Jack Lawrence was born Jacob Louis Schwartz in Brooklyn, New York to an Orthodox Jewish family of modest means as the third of four sons. His parents Barney (Beryl) Schwartz and Fanny (Fruma) Goldman Schwartz were first cousins who had run away from their home in Belaya Tserkov (Bila Tserkva, Ukraine) to come to America in 1904.
Lawrence wrote songs while still a child, but because of parental pressure after he graduated from Thomas Jefferson High School, he enrolled in the First Institute of Podiatry where he received a doctoral degree in 1932. The same year, his first song was published and he immediately decided to make a career of songwriting rather than podiatry. That song, "Play, Fiddle, Play", won international fame and he became a member of ASCAP that year at age 20.
In the early 1940s, Lawrence and several fellow hit makers formed a sensational review called "Songwriters on Parade", performing all across the Eastern seaboard on the Loew's and Keith circuits.
Lawrence joined the United States Maritime Service during World War II and wrote the official song of the Maritime Service and Merchant Marine, "Heave Ho! My Lads, Heave Ho!" as a lieutenant in 1943, while bandleader at Sheepshead Bay Maritime Service Training Station in New York.
One of Jack Lawrence's first major songs after leaving the service was "Yes, My Darling Daughter", introduced by Dinah Shore on Eddie Cantor's radio program. The song was Shore's first record. His song, "If I Didn't Care", introduced the world to The Ink Spots. And, although Frank Sinatra was already a well-known big band singer, Lawrence's "All or Nothing at All" was Sinatra's first solo hit.
In 1946, Lawrence published a song he had written during his tour of duty in World War II. It was released in February 1947 and eventually spent 2 weeks at #1. He wrote it for the then-five-year-old daughter of his attorney, Lee Eastman: Linda Eastman, future first wife of Beatle Paul McCartney. The name of the song was "Linda".
Lawrence also wrote the lyrics for "Tenderly", Rosemary Clooney's trademark song (in collaboration with composer Walter Gross), as well as the English language lyric to "Beyond the Sea" (based on Charles Trenet's French language song "La Mer"), the trademark song for Bobby Darin. Another French song for which Lawrence wrote an English lyric was "La Goualante de Pauvre Jean", becoming "The Poor People of Paris".
Together with Richard Myers he wrote "Hold My Hand", which was featured in the film Susan Slept Here and nominated for the 1954 Academy Award for Best Song. He also wrote the song Never Smile at a Crocodile.Follow Thru (1929) — musical; actor for the role of "Country Club Boy"Courtin' Time (1951) — musical; co-composer and co-lyricist with Don WalkerZiegfeld Follies of 1957 (1957) — revue; featured lyricist for "Bring on the Girls" and "Music for Madame"Maybe Tuesday (1958) — play; co-producerI Had a Ball (1964) — musical; co-composer and co-lyricistLena Horne: "The Lady and Her Music" (1981) — concert; co-producerCome Back to the 5 & Dime Jimmy Dean, Jimmy Dean (1982) — play; co-producerThe Golden Age (1984) — play; owner of the Jack Lawrence Theatre (formerly the Playhouse Theatre)Quilters (1984) — musical; owner of the Jack Lawrence TheatreSo Long on Lonely Street (1986) — play; owner of the Jack Lawrence Theatre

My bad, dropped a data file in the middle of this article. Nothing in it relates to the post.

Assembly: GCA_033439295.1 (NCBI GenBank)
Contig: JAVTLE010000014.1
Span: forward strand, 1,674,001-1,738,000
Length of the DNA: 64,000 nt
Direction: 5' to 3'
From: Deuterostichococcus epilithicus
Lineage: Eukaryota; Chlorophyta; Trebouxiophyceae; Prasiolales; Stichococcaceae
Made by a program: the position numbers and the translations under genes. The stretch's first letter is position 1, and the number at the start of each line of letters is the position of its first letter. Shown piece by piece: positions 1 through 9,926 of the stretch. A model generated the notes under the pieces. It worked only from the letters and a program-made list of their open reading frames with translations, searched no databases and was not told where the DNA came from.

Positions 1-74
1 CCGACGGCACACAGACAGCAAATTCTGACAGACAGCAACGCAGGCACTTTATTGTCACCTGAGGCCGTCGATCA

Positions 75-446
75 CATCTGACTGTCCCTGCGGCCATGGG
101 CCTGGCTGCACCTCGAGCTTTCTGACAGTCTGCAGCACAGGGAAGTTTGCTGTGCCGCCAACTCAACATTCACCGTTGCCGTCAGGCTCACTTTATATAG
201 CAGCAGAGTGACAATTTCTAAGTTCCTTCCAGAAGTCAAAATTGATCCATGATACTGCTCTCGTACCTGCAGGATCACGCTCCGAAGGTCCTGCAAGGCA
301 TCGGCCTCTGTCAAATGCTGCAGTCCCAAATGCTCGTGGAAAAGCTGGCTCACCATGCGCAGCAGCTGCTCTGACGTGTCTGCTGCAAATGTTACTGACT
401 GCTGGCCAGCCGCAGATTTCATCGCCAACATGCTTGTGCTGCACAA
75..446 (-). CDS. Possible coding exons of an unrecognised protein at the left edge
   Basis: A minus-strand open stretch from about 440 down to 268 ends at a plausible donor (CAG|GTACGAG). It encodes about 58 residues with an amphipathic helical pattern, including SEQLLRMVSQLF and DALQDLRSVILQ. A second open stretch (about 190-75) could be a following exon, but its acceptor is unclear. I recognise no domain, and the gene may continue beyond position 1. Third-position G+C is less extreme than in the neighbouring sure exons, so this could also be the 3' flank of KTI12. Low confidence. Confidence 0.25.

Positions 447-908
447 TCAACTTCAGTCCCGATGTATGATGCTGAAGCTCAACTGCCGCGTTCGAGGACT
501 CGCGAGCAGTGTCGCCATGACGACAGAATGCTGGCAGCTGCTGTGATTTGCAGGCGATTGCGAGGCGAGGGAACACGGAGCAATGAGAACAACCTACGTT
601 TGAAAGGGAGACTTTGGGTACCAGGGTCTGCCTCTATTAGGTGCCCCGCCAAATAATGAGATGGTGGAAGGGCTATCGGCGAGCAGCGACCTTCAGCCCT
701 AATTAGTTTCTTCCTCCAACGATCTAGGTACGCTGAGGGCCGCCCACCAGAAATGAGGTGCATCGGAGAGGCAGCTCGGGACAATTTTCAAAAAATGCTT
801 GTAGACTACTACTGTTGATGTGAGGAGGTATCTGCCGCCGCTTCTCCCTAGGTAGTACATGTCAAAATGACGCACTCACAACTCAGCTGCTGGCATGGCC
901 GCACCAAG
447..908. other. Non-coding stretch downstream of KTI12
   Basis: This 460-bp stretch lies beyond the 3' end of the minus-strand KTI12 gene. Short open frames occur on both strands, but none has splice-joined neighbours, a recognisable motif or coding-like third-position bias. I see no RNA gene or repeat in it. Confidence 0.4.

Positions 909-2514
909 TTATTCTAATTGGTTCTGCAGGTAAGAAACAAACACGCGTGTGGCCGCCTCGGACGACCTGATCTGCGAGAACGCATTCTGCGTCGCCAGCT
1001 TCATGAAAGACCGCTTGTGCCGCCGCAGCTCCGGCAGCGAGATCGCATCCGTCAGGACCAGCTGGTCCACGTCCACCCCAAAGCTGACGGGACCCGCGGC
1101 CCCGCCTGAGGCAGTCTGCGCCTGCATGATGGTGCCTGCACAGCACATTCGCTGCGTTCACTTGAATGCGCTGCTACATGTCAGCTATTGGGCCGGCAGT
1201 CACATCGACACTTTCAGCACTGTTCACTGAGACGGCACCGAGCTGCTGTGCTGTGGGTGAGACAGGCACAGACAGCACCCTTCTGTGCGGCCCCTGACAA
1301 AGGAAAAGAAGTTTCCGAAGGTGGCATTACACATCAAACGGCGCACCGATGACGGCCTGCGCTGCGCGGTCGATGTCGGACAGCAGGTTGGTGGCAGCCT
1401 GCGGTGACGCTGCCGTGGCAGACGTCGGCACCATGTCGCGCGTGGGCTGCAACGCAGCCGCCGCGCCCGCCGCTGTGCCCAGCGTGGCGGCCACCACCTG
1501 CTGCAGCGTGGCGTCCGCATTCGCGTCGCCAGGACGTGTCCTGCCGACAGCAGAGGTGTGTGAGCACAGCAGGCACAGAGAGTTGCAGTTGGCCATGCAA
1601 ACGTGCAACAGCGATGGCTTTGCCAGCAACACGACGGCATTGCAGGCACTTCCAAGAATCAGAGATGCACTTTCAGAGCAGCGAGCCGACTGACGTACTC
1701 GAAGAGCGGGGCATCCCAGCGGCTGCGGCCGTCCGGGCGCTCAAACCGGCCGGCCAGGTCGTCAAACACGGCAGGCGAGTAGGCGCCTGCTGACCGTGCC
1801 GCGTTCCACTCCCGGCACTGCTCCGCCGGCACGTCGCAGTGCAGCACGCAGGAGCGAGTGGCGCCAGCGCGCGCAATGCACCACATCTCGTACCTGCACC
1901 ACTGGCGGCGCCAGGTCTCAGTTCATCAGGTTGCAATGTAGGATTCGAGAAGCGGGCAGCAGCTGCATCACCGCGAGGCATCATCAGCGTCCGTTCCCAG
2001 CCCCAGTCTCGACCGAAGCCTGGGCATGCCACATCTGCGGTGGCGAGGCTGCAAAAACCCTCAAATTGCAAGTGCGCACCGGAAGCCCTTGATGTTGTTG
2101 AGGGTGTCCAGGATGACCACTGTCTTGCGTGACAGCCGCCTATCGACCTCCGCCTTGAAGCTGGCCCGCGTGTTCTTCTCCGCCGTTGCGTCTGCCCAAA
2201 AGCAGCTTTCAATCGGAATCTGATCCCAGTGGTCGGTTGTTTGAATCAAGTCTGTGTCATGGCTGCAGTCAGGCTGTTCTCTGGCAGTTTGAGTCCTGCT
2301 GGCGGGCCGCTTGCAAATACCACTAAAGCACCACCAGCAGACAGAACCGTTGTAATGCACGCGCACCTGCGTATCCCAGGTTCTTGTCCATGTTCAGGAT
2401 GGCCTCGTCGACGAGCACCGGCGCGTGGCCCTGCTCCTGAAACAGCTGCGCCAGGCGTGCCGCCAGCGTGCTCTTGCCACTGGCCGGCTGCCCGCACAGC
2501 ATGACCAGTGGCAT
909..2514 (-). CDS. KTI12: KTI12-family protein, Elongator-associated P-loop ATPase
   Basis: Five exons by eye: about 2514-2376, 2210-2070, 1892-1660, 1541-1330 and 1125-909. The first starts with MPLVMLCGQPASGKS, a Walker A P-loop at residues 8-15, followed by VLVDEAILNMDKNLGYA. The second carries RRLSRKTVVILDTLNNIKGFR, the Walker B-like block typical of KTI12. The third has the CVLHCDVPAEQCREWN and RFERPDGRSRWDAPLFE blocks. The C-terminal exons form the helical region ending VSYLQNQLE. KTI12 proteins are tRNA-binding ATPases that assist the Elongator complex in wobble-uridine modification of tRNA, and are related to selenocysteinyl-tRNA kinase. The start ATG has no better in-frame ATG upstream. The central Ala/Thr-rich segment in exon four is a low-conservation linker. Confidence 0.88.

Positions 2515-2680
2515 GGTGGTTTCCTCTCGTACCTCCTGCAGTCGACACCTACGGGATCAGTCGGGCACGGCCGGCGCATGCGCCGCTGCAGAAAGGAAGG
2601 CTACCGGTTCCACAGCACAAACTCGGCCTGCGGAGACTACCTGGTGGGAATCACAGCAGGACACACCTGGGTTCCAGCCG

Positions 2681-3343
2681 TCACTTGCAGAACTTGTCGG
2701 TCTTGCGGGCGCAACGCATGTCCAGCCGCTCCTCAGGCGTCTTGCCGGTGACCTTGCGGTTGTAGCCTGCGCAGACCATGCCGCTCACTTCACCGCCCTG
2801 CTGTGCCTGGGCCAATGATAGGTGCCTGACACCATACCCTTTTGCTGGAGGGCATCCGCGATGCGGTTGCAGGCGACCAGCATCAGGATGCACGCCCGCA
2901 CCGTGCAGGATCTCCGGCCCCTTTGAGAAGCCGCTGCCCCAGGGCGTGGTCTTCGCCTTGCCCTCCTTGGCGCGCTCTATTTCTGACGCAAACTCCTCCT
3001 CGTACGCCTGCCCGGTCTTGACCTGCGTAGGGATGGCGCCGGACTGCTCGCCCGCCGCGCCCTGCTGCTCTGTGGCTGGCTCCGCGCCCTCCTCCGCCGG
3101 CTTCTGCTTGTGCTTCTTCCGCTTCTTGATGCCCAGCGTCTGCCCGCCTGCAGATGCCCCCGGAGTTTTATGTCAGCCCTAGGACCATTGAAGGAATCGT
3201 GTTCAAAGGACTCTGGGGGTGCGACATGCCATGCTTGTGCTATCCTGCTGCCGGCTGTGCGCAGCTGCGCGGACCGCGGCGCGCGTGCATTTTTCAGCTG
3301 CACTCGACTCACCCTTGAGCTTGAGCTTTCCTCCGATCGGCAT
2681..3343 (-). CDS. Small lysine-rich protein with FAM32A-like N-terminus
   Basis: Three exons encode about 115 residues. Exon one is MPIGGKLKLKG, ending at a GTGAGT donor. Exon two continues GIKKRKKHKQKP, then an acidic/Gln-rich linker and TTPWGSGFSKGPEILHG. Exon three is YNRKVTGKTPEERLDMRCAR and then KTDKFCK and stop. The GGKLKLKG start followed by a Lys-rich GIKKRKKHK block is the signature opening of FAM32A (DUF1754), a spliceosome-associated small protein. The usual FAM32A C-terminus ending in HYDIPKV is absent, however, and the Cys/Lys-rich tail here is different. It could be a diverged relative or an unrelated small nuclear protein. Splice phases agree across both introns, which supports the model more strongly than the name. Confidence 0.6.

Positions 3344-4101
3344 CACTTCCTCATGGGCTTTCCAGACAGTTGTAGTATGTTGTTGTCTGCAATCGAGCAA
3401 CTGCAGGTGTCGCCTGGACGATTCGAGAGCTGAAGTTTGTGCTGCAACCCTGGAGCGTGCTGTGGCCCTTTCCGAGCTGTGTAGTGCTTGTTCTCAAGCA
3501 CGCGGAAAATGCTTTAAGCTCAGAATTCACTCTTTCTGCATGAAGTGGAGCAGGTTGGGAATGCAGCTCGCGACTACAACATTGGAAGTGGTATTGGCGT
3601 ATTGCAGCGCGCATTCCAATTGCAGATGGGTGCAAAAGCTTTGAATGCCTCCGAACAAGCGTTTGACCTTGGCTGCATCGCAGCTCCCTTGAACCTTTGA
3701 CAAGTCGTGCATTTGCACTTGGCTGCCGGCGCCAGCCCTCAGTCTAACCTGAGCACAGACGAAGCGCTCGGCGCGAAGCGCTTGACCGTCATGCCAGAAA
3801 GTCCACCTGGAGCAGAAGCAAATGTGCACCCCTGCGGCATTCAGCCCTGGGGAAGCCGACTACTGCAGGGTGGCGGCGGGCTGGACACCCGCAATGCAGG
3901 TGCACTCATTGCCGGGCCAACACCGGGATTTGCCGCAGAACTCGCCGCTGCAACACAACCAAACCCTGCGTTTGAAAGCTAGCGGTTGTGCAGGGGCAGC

Jack Lawrence also wrote the lyrics to: "Sleepy Lagoon" a popular hit by The Platters. The music to "Sleepy Lagoon" was written by Eric Coates in 1940. It was originally a hit for Harry James and his Orchestra in the early 1940s.
Lawrence was a gay man, and was open about his sexuality later in life. He was the long-time companion of Dr. Walter David Myden (birth surname Cohn or Cohen). Myden was born in Cooperstown, New York in 1915 to Jewish parents who had immigrated from the Russian Empire, much like Lawrence's family. He and Lawrence met while serving in the United States Merchant Marines during World War II. Myden was a psychologist and a social worker at a Los Angeles community council. His UCLA dissertation was published in 1957, on the personalities of creative types, such as composers—like Lawrence.
In 1968, Lawrence and Myden made a sizable donation of 20th century American art to the then-new American Pavilion of Art and Design at the Israel Museum in Jerusalem. The gift was noted in an interview with the couple in the Sunday New York Times that made it clear the two were a couple who were living together and making the donation together, an unusual and brave admission for gay men in pre-Stonewall America.
Myden died suddenly of a heart attack on May 21, 1975 in Los Angeles. Lawrence writes in his autobiography how surprised and touched he was that his Orthodox Jewish family, who had rarely acknowledged his homosexuality or the existence of their long-time partnership, were so gracious and kind to him as he mourned Myden's death.
In 1979, Lawrence adopted Richard ("Rick") Debnam as his son and heir.
Lawrence died on March 16, 2009 at age 96, after a fall at his home in Redding, Connecticut.